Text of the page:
Veterans Reaction to State of the Union and Democratic Response

WASHINGTON, D.C. – Iraq and Afghanistan Veterans of America (IAVA) incoming CEO Jeremy Butler was a guest at the State of the Union.

Butler prepared a video statement on Facebook yesterday afternoon, giving voice to the expectations of the Post-9/11 generation of veterans. Just before he entered the Capitol for the President’s speech and the Democratic response, Butler shared a live video statement about what veterans wanted to hear. After the State of the Union and the response, Butler again shared his views publicly about what he heard in another live video statement.

Jeremy w backdrop

IAVA was disappointed, and so were many veterans who were tracking the State of the Union and commenting on Twitter during the event. The President provided a moment of inspiration when he honored three World War II veterans: Staff Sergeant Irving Locker, Private First Class Joseph Reilly, and Sergeant Herman Zeitchik. With so much focus on these three veterans throughout the night, other veterans expected to hear substantive policies regarding the issues they care about: taking care of veterans.

President Trump had one sentence on veteran policy, and it referenced the Veterans Affairs Accountability and Whistleblower Protection Act, passed in 2017. IAVA supported this legislation – it was an important step forward. But there was no mention of the most pressing legislative reform the Department of Veterans Affairs is currently implementing, the MISSION Act, passed into law last year. Other than one brief mention, neither the State of the Union nor the Democratic Response addressed veterans issues.

On the conflicts in Iraq and Afghanistan, Butler penned an Op-Ed featured on CNN’s opinion page last night. Veterans of those conflicts want to know their sacrifices were worth it.

Butler is giving voice to IAVA’s 425,000 members, the 3 million men and women who have deployed overseas to the conflicts in the Middle East and Afghanistan, and the entire generation of post-9/11 veterans. IAVA surveys its membership annually about a range of issues, including veterans issues and the conflicts in Iraq and Afghanistan, and also topics such as guns, immigration, cannabis, and President Trump’s proposed military parade. The 2018 results were released last week and are available here.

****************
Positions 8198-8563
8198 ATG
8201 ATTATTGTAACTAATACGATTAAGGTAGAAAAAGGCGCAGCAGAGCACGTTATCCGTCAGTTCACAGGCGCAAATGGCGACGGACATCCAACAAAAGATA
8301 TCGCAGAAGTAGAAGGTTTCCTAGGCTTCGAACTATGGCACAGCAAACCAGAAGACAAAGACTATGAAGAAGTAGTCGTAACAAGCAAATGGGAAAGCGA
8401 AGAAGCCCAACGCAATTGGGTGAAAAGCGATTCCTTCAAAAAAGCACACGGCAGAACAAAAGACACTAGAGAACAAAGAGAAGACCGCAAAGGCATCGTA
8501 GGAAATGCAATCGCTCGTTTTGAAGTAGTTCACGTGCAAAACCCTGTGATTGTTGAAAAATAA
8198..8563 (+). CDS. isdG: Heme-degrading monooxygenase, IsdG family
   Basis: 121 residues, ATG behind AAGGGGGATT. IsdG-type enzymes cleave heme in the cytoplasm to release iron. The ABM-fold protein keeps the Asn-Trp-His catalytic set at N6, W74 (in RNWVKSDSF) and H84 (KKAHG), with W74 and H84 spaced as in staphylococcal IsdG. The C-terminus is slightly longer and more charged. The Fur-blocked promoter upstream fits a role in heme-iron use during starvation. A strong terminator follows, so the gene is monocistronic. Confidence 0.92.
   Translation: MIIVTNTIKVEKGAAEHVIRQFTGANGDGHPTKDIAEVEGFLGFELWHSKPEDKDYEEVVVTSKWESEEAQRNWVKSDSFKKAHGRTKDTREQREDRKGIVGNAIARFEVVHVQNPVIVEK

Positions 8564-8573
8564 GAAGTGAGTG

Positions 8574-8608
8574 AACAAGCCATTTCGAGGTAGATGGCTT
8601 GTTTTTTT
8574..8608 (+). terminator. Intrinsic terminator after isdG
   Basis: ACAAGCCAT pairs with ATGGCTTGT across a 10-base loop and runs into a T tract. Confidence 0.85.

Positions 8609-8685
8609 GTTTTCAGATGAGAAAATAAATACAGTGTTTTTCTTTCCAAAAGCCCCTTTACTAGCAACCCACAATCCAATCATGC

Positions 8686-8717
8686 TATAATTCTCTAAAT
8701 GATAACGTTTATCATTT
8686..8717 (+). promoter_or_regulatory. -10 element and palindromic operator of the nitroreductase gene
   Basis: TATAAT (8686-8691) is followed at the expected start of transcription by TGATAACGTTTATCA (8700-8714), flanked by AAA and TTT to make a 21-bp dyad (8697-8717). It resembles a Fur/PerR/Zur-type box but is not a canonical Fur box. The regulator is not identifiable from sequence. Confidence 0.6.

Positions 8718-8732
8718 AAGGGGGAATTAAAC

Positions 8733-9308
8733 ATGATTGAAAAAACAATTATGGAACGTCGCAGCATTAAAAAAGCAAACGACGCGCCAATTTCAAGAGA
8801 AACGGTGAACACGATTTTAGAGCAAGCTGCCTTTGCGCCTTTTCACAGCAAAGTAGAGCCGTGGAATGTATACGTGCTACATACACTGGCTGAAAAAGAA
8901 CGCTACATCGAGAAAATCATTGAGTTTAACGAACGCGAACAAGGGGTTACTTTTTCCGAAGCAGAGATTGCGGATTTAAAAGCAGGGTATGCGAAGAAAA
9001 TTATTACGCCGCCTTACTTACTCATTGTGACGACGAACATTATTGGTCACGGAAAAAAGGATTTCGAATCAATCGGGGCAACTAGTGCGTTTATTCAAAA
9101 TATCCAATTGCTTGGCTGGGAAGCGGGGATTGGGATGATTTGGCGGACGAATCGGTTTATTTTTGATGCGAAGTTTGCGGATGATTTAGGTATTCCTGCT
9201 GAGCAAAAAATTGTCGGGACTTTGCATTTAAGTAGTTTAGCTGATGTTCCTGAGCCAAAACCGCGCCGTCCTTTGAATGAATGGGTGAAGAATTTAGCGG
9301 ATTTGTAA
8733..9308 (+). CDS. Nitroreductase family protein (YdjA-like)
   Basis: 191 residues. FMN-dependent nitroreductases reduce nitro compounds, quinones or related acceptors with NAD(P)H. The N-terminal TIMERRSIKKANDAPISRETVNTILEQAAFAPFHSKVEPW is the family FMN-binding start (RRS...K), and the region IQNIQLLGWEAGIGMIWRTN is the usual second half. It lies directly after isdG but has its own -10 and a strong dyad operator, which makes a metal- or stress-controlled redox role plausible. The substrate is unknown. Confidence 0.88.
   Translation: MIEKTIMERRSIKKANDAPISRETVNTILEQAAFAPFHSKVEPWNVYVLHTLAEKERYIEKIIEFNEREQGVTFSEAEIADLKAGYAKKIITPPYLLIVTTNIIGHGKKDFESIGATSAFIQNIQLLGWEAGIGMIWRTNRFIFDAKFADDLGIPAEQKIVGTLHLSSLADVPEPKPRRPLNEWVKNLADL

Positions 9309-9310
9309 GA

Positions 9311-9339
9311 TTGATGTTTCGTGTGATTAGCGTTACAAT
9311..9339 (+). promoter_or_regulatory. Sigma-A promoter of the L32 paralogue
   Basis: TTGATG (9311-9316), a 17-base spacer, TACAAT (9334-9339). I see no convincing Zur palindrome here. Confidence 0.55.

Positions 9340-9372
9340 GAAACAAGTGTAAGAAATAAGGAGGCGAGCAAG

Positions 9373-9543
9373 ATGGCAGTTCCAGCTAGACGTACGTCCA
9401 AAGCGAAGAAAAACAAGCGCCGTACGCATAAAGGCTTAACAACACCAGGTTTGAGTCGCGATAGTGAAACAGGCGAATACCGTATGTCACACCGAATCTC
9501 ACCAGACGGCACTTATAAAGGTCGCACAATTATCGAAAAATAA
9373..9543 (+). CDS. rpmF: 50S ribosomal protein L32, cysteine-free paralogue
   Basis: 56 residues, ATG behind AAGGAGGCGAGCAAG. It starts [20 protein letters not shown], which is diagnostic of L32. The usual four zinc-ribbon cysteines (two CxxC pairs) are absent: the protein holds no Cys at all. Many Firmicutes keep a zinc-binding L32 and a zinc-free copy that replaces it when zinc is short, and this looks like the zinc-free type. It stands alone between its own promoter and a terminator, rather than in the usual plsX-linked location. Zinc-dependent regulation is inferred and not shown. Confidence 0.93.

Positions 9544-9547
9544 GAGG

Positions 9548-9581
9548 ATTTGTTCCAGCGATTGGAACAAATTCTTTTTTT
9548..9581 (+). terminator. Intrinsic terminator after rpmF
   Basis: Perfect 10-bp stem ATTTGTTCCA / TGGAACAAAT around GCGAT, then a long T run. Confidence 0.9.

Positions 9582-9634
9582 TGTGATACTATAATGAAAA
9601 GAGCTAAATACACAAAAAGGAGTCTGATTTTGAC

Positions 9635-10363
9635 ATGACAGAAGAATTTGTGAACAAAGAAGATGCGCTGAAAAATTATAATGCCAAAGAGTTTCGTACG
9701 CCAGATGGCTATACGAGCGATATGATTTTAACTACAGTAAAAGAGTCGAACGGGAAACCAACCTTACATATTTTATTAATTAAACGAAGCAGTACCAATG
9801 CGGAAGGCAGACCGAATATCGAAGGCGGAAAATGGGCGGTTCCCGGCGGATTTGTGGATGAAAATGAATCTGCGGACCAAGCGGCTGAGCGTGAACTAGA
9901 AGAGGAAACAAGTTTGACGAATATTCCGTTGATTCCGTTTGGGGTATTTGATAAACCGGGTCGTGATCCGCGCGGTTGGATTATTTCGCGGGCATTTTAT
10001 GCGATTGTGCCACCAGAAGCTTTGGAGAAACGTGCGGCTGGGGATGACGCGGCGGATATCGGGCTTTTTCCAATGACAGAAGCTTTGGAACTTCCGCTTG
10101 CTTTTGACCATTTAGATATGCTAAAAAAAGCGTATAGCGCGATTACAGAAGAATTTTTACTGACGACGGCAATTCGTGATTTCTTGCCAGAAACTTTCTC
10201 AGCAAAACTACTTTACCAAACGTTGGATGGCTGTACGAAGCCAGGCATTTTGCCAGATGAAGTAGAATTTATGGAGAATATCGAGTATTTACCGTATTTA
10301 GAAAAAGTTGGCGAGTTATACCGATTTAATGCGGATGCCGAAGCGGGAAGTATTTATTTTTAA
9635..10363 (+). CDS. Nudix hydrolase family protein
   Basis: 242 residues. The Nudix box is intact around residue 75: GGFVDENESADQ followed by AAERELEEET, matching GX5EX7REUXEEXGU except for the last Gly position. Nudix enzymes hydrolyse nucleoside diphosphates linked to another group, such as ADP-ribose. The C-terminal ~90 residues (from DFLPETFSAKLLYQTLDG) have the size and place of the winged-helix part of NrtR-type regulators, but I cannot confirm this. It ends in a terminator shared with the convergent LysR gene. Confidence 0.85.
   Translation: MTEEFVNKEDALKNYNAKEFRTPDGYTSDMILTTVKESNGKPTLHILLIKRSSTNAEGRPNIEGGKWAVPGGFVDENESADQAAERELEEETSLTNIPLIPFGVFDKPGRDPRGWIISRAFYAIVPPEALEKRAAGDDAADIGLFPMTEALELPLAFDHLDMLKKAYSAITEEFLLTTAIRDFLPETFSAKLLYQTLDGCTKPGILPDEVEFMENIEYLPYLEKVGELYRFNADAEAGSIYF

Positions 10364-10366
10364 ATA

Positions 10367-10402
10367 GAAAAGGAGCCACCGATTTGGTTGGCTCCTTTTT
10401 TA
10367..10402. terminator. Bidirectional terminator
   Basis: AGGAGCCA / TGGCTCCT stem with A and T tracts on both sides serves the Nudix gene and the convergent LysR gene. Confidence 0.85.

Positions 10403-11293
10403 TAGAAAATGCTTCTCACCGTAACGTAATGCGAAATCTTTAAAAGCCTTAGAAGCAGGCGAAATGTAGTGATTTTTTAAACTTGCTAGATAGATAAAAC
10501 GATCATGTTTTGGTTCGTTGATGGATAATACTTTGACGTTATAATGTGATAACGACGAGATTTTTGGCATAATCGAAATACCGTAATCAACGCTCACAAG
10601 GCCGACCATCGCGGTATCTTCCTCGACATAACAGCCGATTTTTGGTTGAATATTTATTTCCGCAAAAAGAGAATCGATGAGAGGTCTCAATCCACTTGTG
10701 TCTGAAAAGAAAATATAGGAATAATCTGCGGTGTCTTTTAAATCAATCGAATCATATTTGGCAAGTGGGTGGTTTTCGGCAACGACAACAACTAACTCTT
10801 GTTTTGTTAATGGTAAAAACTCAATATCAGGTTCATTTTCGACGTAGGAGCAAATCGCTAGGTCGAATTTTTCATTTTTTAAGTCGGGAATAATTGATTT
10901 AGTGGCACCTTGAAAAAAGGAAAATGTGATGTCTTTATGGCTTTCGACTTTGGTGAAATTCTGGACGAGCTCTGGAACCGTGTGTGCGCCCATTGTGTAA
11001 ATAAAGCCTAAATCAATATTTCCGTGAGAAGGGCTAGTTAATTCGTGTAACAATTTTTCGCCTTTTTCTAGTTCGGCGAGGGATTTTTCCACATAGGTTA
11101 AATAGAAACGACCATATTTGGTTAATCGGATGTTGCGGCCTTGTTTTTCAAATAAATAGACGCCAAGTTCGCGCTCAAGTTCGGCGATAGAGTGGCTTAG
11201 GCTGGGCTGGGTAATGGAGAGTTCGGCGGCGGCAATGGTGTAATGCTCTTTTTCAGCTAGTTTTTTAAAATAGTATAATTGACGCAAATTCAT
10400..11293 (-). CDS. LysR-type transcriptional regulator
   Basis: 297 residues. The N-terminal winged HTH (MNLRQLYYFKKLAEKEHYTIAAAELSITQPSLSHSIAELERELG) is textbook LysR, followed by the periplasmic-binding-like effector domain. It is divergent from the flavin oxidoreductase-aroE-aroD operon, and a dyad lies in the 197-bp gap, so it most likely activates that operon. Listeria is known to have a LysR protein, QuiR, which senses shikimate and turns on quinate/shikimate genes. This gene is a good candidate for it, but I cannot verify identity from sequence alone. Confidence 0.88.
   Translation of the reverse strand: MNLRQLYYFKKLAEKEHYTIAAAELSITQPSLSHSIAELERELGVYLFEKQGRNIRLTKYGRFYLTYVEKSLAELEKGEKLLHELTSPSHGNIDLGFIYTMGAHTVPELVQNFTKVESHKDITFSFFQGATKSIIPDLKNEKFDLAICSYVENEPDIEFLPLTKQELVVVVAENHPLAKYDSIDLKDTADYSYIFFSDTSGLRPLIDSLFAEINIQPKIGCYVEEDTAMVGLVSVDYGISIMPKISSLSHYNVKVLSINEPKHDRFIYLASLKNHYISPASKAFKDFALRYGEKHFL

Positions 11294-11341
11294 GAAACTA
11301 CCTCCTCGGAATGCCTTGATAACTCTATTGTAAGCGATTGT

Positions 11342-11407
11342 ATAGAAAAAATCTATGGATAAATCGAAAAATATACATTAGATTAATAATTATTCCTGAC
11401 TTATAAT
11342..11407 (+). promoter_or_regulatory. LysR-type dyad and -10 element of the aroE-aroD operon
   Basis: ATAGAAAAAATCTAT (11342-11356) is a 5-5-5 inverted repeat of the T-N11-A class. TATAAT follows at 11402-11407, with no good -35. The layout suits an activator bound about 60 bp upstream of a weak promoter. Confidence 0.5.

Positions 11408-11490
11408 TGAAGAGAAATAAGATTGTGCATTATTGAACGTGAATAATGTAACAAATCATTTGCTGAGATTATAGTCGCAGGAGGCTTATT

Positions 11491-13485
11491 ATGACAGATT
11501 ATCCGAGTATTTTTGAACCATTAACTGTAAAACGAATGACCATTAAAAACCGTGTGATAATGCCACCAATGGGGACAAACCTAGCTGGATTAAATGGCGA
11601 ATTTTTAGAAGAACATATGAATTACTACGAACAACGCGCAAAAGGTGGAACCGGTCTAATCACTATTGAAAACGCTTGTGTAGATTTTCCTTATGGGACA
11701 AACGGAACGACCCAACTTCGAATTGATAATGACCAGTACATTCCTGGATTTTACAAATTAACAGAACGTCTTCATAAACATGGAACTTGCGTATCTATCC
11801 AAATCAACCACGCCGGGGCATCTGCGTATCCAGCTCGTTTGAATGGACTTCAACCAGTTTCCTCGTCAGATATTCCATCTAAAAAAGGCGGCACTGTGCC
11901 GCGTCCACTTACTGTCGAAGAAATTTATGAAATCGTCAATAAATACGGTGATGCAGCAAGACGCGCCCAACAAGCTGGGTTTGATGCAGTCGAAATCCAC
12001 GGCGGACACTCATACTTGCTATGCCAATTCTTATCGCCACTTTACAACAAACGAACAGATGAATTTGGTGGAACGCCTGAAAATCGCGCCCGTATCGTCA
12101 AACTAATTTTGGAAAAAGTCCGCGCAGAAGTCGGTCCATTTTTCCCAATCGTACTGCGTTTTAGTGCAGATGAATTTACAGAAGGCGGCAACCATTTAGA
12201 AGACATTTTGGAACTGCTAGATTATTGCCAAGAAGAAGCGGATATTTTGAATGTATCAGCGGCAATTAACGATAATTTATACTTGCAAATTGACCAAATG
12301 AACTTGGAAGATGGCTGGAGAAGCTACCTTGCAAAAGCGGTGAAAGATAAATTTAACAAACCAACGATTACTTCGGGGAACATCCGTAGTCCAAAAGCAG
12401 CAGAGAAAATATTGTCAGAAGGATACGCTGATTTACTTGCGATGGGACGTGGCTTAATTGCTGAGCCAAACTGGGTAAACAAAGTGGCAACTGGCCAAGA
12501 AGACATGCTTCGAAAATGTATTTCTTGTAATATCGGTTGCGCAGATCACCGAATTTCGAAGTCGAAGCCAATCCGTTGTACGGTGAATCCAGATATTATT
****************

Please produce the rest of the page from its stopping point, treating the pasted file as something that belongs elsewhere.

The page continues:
Images from headlines

IAVA uses this survey and other member feedback to develop its policy agenda — IAVA’s Big Six priorities. They are:

  • Combat suicide among troops and veterans.
  • Recognize and improve services for women veterans.
  • Defend veteran and military education benefits.
  • Defend and reform government support for today’s veterans.
  • Support for injuries from burn pits and other toxic exposures.
  • Empower veterans who want to utilize cannabis.

The President and Democratic leadership are not prioritizing veterans issues. Incoming CEO Jeremy Butler last night called upon IAVA members and post-9/11 veterans to make sure their voices are heard in Washington. IAVA will be Storming the Hill from March 4 – March 8 to take veterans concerns to leadership in Washington. Join the movement by signing up for Storm the Hill on the IAVA website.

Iraq and Afghanistan Veterans of America ( is the leading post-9/11 veteran empowerment organization (VEO) with the most diverse and rapidly growing membership in America. As a non-profit founded in 2004, IAVA’s mission is to connect, unite and empower post-9/11 veterans. Celebrating its 15th anniversary, IAVA has connected more than 1.2 million veterans with resources and community, and provided more than 8,000 veterans with personalized support from IAVA’s Master’s level social workers.

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